Browse Prior Art Database

Method for Multiple Physical Memory Allocations in Advanced Operating Systems Disclosure Number: IPCOM000016627D
Original Publication Date: 2003-Jul-07
Included in the Prior Art Database: 2003-Jul-07
Document File: 2 page(s) / 67K

Publishing Venue



Optiming physical memory allocations within specific range(s) in Windows.

This text was extracted from a PDF file.
At least one non-text object (such as an image or picture) has been suppressed.
This is the abbreviated version, containing approximately 54% of the total text.

Page 1 of 2

Method for Multiple Physical Memory Allocations in Advanced Operating Systems

The following 3 operations take a significant amount of time to complete:
1. Allocating "all" of the physical memory in the system.
2. Getting the physical addresses for each physical page.
3. Freeing the unused physical memory in the system. All of these operations take longer as there is more physical memory in the system.

As a result, this keeps those operations at a minimum for multiple allocations.

Step 1: Get all of the physical addresses ranges which are desired


     First, all of the ranges of physical memory addresses which will be used in subsequent allocation operations are collected into a list. In the case of target specific memory dimms which are striped, all of the valid ranges are collected.

          Step 2: Allocate "all" of the physical memory in the system. Step 3: Free the pages which do not fit within the list. This involves 2 things. First all of the pages allocated must have their physical addresses identified. Then once the page is identified, it is compared to the list of ranges. If it fits, it is kept. If it does not fit, it is deallocated, or placed into a pool which will be deallocated when all of the pages have been identified so a massive free can be performed.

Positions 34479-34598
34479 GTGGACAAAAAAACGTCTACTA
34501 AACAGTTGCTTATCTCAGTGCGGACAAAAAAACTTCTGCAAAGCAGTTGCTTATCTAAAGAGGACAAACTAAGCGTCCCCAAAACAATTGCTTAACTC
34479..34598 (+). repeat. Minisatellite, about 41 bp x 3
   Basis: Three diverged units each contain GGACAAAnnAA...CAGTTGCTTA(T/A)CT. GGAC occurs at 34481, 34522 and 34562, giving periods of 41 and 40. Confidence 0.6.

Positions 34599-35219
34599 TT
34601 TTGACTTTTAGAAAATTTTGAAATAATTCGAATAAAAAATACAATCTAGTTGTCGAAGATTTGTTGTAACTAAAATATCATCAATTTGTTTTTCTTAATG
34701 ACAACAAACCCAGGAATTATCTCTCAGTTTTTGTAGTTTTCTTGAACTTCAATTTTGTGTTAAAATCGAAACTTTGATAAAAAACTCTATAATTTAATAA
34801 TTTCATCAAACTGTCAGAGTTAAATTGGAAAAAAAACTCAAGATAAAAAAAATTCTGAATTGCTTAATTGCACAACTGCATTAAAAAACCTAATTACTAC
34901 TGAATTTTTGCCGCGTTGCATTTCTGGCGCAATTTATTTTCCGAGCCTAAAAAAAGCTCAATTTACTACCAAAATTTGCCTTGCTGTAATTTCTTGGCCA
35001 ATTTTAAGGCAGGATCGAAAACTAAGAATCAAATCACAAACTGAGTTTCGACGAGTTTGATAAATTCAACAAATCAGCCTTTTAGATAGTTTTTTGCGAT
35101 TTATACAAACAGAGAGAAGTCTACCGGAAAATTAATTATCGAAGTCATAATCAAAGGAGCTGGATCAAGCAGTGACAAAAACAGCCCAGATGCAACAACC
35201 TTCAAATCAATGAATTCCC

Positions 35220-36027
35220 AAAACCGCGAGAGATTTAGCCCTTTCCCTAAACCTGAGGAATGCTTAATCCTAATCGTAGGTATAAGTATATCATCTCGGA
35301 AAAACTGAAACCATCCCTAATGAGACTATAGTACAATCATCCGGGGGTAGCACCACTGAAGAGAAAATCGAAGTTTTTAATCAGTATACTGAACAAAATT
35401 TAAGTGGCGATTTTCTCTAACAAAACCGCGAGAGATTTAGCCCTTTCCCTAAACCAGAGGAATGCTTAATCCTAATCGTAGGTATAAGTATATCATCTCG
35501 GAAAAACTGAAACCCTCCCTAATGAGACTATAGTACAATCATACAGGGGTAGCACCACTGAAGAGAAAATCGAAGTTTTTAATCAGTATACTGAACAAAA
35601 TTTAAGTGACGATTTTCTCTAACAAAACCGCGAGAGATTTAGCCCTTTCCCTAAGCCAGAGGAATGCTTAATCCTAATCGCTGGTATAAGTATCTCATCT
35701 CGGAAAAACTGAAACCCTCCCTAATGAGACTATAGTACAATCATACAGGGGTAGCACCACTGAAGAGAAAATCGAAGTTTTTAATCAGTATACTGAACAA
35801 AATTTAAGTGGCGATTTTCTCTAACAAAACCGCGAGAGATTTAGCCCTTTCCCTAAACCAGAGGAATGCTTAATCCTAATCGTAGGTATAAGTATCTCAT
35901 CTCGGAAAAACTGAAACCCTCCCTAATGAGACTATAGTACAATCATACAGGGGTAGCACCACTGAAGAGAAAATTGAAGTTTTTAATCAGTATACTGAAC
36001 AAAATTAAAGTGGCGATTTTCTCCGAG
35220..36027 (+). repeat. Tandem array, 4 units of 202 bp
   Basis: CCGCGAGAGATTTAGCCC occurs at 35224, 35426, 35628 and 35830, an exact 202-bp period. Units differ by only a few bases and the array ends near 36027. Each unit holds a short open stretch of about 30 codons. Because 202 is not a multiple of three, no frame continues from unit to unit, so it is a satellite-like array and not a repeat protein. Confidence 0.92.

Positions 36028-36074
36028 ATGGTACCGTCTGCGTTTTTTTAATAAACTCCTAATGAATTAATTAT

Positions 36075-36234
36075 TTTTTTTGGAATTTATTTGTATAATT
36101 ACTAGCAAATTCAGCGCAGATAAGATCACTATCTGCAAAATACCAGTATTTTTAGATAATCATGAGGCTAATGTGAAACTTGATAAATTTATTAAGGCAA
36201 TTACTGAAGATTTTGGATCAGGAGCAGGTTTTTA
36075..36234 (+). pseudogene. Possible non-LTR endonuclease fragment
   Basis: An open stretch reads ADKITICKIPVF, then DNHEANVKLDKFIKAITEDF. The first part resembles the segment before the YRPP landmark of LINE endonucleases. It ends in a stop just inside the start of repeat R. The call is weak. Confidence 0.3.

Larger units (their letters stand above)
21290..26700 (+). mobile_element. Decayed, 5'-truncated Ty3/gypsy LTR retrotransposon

After all the undesired pages are deallocated, the remaining pages are identified again, and each of the physical addresses is stored in memory so the function to convert from virtual to physical addresses does not have to be called again. This information could have been saved during the first identification, but then memory bounding the system becomes more of a concern.

The pages which fit within the range remain allocated.

          Step 4: Answer the allocation requests using the physical pages stored and their stored physical addresses.

     Compares are done between the range(s) desired, and the stored physical ad...